Glass Artist John de Wit to Speak at Solomon Dubnick Gallery
Renowned glass artist, John de Wit, will present a slide show and lecture on his work at 2:00 pm on 2nd Saturday, January 9th at Solomon Dubnick Gallery.
John is recognized internationally as a leading glass artist for his unique and ever-evolving work. Born in Panama in1952, de Wit was raised in Woodland, CA and attended California State University, Chico, simultaneously studying in Sociology and Ceramics. He graduated with a Bachelors of Art Degree in Sociology in 1976 and continued his education with postgraduate studies in Ceramics and Glass before accepting professional employment at Orient & Flume Art Glass in 1978.
John moved to Washington State in the early 1980’s and soon opened his Cultus Bay Studio on Whidbey Island. After working as a glassblowing assistant for Dale Chihuly in Seattle, de Wit went on to teach at Pilchuck Glass School, Pratt Fine Art Center, and several workshops and lectures in France.
Pursuing his vision of using “glass as a canvas” de Wit is credited with developing the innovative use of high-fire enamel paints in the glass blowing process . Ultimately, his works are both paintings and sculptural vessels, with interiors and exteriors, multiple layers and all of the qualities of paint, metallic leaf and the glass itself.
John has participated in solo and group exhibitions across the United States as well as in Europe and Asia. In 2007, he was the recipient of the Gold Prize at the 4th Cheongju International Craft Competition in South Korea. His work is included in important public, private and corporate collections world wide, including the collections of the Boeing and Microsoft corporations, the Corning Glass Museum, di Rosa Preserve in Napa, California, and the Niijima Contemporary Glass Art Museum in Niijima, Japan. His sculpture has been the focus of feature articles in national publications such as American Craft, Glasswork Magazine, Glass Art Magazine, Glass Quarterly, and the French Revue Céramique & Verre.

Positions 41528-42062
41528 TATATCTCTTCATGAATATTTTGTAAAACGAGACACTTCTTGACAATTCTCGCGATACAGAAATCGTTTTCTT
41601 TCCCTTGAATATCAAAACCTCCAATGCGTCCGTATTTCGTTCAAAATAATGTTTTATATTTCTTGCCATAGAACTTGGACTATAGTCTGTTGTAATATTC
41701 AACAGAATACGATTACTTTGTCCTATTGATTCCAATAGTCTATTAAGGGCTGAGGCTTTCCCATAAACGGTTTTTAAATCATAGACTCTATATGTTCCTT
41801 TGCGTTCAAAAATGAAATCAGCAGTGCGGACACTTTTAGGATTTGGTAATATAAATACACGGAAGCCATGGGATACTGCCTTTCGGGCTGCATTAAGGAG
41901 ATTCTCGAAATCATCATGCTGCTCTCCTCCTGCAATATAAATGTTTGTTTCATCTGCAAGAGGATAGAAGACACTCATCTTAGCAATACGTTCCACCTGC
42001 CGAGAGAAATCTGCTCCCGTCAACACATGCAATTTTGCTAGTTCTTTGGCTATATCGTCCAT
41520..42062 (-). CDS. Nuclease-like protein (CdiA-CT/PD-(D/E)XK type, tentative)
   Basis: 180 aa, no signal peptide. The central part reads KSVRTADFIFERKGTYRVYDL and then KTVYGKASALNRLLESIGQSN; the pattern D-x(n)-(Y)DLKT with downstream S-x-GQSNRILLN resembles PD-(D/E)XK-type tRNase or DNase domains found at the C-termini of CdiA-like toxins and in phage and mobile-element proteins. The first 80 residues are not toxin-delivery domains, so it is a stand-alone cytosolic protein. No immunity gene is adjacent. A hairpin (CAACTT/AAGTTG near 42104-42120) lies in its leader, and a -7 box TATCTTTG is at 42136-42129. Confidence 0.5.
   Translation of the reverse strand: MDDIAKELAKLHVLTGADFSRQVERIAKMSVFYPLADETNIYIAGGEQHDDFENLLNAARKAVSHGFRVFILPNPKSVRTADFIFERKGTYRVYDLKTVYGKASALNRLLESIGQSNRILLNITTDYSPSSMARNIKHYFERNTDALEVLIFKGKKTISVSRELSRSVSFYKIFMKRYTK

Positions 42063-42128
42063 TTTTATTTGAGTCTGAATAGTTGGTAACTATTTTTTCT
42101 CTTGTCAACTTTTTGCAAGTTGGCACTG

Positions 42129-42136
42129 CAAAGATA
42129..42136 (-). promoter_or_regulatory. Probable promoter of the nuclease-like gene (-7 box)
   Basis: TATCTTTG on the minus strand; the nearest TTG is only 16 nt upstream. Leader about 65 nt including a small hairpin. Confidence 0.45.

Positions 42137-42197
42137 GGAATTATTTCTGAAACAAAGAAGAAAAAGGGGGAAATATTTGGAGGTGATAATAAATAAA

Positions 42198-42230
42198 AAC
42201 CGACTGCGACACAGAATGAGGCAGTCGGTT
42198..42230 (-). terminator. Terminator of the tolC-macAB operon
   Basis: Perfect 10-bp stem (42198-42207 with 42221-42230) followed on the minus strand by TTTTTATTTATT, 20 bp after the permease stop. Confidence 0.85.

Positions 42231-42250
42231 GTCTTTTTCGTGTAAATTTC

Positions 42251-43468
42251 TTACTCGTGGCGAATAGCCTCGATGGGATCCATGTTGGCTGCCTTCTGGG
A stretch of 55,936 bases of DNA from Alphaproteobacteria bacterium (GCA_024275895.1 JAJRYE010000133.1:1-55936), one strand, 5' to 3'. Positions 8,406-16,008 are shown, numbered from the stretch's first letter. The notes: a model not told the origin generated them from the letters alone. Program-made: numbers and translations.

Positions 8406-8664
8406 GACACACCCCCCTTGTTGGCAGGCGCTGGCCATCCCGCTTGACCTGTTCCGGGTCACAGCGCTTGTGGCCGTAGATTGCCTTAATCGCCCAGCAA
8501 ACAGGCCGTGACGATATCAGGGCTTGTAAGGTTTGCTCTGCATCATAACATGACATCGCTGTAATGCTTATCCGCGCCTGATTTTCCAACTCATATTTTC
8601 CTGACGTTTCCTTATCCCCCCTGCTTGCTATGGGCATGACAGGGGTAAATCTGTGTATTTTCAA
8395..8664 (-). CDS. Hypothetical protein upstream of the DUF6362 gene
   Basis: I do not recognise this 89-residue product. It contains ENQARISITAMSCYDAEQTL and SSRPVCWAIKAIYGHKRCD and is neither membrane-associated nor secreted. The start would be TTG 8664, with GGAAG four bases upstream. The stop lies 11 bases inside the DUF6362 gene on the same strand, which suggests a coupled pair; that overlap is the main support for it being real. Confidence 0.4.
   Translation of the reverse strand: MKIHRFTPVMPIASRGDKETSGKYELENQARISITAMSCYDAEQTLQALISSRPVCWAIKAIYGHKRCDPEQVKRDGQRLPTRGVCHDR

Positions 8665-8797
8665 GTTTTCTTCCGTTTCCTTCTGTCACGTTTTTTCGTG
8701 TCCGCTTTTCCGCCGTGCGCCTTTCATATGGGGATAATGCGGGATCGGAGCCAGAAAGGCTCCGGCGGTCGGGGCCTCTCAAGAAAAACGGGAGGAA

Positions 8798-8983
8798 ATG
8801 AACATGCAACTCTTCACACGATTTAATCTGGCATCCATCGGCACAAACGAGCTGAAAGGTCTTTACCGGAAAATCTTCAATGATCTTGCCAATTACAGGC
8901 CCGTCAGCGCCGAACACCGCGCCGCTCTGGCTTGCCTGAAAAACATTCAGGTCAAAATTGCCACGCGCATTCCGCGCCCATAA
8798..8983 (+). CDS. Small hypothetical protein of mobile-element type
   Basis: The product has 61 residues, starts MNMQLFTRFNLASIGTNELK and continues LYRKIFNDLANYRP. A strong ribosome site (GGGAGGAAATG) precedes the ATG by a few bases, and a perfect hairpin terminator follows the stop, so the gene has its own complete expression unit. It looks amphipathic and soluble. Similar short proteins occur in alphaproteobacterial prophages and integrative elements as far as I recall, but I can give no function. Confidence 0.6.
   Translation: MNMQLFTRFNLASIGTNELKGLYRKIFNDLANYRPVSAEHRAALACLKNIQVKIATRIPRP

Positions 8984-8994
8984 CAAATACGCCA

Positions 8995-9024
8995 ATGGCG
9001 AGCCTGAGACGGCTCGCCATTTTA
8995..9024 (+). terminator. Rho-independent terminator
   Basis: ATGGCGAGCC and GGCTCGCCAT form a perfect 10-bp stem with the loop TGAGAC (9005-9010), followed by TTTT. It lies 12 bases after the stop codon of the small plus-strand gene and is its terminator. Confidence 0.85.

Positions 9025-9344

John's inspiration comes from various sources: African objects, Japanese and Korean ceramics and Persian and Indian metal work. He combines his own painting techniques with hybridized Swedish and Italian glass blowing processes. When it comes to describing a theme or thread in his work, the artist states that, "The vessels and objects I produce reflect an interest in glass transcending its common purpose and achieving a sculptural possibility".